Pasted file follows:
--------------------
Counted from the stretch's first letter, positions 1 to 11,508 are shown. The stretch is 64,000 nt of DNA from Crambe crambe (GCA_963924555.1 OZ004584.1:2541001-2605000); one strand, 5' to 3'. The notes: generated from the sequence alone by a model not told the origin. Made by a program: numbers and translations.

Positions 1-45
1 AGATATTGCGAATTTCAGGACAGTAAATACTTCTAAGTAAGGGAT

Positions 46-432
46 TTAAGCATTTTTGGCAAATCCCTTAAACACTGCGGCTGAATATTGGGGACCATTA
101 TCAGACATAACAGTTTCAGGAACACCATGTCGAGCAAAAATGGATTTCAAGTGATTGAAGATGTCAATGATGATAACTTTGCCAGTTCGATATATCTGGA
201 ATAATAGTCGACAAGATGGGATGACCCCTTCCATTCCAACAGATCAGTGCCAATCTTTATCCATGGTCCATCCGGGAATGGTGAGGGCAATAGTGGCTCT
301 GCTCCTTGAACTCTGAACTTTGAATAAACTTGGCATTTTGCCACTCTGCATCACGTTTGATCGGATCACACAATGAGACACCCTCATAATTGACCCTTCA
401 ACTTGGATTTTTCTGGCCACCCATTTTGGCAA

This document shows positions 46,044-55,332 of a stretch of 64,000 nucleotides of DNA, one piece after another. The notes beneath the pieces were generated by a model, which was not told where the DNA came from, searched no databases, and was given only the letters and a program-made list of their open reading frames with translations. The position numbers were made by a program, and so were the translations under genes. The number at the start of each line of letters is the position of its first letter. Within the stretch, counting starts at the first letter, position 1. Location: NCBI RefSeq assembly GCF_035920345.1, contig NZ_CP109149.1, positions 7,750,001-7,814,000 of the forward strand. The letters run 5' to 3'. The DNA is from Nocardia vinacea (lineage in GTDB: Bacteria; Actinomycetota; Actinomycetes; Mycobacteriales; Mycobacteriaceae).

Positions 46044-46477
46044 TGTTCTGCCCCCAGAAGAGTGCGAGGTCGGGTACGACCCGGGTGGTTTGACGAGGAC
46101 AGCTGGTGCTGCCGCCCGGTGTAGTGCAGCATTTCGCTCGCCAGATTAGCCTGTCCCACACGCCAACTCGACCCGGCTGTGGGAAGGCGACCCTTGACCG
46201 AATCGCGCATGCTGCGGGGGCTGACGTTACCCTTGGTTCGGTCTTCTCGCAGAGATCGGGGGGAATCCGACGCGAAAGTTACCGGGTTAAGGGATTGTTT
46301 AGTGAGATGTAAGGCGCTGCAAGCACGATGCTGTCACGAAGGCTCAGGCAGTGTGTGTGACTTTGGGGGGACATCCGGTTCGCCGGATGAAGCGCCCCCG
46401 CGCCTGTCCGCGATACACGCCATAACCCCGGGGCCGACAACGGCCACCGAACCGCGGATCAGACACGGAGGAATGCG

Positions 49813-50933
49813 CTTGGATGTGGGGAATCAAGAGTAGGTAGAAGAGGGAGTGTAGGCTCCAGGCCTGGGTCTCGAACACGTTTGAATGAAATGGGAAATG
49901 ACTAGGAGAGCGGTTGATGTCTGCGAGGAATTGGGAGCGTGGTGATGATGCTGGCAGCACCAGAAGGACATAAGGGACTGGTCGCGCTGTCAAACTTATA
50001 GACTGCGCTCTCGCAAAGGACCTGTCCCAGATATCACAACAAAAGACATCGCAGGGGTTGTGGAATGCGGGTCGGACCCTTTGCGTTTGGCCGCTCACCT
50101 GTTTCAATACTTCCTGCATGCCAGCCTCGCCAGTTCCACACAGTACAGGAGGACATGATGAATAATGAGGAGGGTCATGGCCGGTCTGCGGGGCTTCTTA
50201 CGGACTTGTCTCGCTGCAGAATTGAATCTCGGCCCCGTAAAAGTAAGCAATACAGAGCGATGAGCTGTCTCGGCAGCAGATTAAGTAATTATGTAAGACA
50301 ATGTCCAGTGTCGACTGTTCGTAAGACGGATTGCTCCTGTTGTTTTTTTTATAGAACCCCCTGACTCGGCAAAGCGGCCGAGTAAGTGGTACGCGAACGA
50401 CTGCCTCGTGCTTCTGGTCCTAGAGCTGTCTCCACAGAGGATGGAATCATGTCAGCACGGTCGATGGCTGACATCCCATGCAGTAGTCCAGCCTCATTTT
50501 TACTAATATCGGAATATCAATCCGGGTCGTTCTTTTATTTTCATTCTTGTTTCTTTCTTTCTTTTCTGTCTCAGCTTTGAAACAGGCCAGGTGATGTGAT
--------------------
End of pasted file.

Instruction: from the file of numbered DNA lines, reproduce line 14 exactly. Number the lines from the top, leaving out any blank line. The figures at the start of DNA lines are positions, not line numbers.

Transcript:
46201 AATCGCGCATGCTGCGGGGGCTGACGTTACCCTTGGTTCGGTCTTCTCGCAGAGATCGGGGGGAATCCGACGCGAAAGTTACCGGGTTAAGGGATTGTTT